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Smith v. Shackleford

Supreme Court of Florida, Division A
Oct 4, 1926
110 So. 358 (Fla. 1926)


Opinion Filed October 4, 1926.

An Appeal from the Circuit Court of Hillsborough County; F. M. Robles, Judge.


J. T. Watson, and H. H. Cole, for Appellant;

T. M. Shackelford, Sr., for Appellee.

This appeal is from a final decree in a suit in equity awarding specific performance of a supposed agreement to convey land. The owner of the land was defendant below and is appellant here, the suit being brought by the purchasers as complainants below.

The written memorandum relied on by the purchasers as being a compliance with the Statute of Frauds (Sec. 3872, Rev. Gen. Stats. 1920) was not signed by the owner himself, but was signed by one whom the purchasers claim was the agent of the owner, with lawful authority to bind the latter by executing the memorandum of the agreement.

The statute provides that no action shall be brought upon any contract for the sale of lands unless the agreement or promise upon which such action shall be brought, or some note or memorandum thereof, shall be in writing and signed by the party to be charged therewith "or by some other person thereunto lawfully authorized." When the purchaser relies upon the quoted clause of the statute, and deals with one who has assumed to act as agent of the owner, not merely to enter into a negotiation, or to receive proposals, but to execute what purports to be a completed and binding executory contract for his principal, the authority of such agent must be established as in any other case of agency, except where regulated by statute. Roby v. Cossitt, 78 Ill. 638; Taylor v. Merrill, 55 Ill. 52; Fitch v. Boyd, 55 Ill. 307; Bissell v. Terry, 69 Ill. 184; Kein v. Lindley, 30 Atl. Rep. 1063; Hadfield v. Skelton, 69 Wis. 460; Pomeroy's Spec. Perf. (3d Ed.) p. 193. In this State, the statute does not specifically prescribe the mode of conferring upon another the requisite authority to execute a written memorandum which will bind the owner. Since the note or memorandum is not required to be under seal, the authority of an agent to enter into such an agreement may be created by parol, (Berkman v. Sonntag Inv. Co. 67 Fla. 293; 64 Sou. Rep. 948), and may therefore be implied from acts, conduct and circumstances, including the relations of the parties. Worrell v. Dunn, N.Y. (1 Seld. 229); Fisher v. Bowser, 41 Tex. 222; Rutenburg v. Mein, 47 Calif. 213; Conway v. Sweeney, 23 W. Va. 643; Campbell v. Fetterman, 20 W. Va. 398; Roehl v. Hanmesser, 114 Ind. 311; Lynn v. McLean, 80 Ala. 360. A subsequent valid ratification may also bind the owner.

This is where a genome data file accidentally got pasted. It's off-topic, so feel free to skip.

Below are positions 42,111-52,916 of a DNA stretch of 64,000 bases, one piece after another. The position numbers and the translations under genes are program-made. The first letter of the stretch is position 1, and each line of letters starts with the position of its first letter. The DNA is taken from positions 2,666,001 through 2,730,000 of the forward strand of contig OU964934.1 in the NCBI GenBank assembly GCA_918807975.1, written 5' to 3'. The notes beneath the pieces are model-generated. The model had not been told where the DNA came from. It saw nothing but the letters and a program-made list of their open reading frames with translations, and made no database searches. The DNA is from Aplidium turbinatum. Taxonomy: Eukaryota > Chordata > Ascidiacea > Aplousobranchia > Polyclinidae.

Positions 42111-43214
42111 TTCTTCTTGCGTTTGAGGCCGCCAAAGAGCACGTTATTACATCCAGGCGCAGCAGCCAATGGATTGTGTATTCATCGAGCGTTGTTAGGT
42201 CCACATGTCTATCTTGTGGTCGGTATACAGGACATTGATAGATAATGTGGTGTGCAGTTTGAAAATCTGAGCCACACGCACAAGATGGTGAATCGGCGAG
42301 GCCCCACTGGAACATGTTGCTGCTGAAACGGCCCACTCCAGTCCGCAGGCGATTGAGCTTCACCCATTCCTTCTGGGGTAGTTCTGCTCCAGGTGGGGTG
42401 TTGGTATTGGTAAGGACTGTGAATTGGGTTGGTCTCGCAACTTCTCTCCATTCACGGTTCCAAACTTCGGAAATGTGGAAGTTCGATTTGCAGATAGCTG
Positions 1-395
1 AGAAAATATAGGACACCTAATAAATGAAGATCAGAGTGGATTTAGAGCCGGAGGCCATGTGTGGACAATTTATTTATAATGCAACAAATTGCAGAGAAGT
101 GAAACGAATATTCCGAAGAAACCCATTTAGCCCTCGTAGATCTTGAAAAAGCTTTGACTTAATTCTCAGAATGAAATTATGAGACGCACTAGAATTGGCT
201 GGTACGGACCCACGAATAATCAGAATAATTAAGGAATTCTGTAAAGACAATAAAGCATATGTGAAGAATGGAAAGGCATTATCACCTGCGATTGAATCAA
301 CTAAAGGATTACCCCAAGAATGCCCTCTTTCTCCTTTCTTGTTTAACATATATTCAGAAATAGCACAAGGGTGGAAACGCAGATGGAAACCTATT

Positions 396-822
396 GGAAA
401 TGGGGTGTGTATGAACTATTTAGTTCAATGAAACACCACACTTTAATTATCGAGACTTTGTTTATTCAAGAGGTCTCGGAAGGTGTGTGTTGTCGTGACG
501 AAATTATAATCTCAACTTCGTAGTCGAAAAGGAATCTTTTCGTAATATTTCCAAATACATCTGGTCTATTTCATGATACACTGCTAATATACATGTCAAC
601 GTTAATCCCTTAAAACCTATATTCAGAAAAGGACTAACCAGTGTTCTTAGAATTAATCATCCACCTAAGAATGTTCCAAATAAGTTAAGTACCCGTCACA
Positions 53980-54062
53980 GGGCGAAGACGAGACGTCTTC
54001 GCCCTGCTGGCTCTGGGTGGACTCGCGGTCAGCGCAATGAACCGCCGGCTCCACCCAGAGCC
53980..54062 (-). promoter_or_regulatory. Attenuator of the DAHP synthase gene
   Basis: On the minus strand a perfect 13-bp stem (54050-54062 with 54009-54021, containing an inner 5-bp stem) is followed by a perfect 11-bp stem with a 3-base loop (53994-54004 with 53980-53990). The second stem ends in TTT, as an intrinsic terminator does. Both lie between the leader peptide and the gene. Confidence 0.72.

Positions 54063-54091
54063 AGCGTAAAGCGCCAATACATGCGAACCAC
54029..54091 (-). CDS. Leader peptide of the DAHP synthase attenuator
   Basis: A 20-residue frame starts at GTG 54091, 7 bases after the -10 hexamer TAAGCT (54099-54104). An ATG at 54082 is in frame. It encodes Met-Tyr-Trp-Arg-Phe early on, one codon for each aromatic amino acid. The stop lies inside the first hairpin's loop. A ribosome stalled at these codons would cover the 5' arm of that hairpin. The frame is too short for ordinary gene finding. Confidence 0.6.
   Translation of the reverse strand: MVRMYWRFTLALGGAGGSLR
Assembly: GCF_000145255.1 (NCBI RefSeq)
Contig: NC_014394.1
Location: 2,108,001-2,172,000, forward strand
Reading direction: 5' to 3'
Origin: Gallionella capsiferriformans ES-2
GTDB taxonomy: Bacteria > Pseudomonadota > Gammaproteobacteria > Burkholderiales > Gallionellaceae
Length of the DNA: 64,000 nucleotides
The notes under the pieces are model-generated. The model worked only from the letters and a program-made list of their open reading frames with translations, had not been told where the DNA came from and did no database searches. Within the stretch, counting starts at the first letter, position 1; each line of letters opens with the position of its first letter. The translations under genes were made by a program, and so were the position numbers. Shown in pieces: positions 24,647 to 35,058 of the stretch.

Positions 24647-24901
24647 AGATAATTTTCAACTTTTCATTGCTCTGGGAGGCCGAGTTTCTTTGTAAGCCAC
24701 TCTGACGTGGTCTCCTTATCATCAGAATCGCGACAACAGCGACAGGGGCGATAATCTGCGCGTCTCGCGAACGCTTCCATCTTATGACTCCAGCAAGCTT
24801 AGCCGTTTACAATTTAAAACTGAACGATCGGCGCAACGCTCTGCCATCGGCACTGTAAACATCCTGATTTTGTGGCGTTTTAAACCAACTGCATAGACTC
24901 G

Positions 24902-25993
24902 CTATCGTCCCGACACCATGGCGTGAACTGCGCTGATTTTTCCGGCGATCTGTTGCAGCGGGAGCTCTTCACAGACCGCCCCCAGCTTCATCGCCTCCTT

In this case, Mr. Crowder, the supposed agent, and Dr. Smith, the owner, were the only witnesses introduced upon the question of the existence and scope of the supposed agency. As a witness for the purchasers, Mr. Crowder's testimony is in part as follows: "I telephoned Mr. Smith one morning and asked him about some land he had recently bought and he told me at that time that he thought that he would sell either part or all of the property and he asked me to call him again; that he wanted to get in touch with his brother as he had some interest with him. I called him again on the morning of April 4th, and asked him if he had seen his brother and he said yes, that they were willing to sell either piece of property but would not sell both of them and I asked him what price. I asked him on what kind of basis he would sell it. We had already discussed prices and terms beforehand, but nothing was definitely settled that morning and he gave me a price as I remember it of $4000.00 on a basis of One Thousand dollars cash and the balance to be paid in one and two years. * * * Q. Well, what else happened? A. In the morning after I got him to list the property I got in touch with Mr. R. W. Shackleford and I told him that we had this property for sale and I felt sure that he was interested in that section on account of his having been interested in another piece that he did not get. That was why I listed him. * * *." Referring to a subsequent conversation, Mr. Crowder further testified: "That was Thursday. I had to go back in at five o'clock on the same day and Dr. Smith said then that he did not want to option the property and I told him that was all right, that since I talked to him that I had taken a check for deposit from Mr. Shackleford and Mr. Mellon and that the sale had already been consummated. He stated then that he did not want to sell the property and I told him that it was too late and it had already been sold." The following also appears in Mr. Crowder's testimony: "Q. Please state, Mr. Crowder, whether or not he (the defendant) definitely during any of these conversations over the telephone or personally placed the property described in the bill of complaint in your hands for sale at the price and on the terms stated in the receipt that you gave Mr. Shackleford? A. Yes, absolutely. Q. During any of these conversations or any subsequent conversations which you have had with Dr. Smith did he ever deny having given you that authority? A. Never, no, sir. * * * Q. As a matter of fact, during this conversation Saturday morning between you and Dr. Smith and Mr. Cole, did or did not Dr. Smith admit that he had made the sale of the property at the price and terms provided you would make it snappy? A. Yes, sir. Q. And did you ask him if one day was snappy enough for him? A. Yes, sir, that conversation happened." There is other testimony by Mr. Crowder, but his claim of authority in the premises is based upon the circumstances and incidents disclosed by the testimony just related.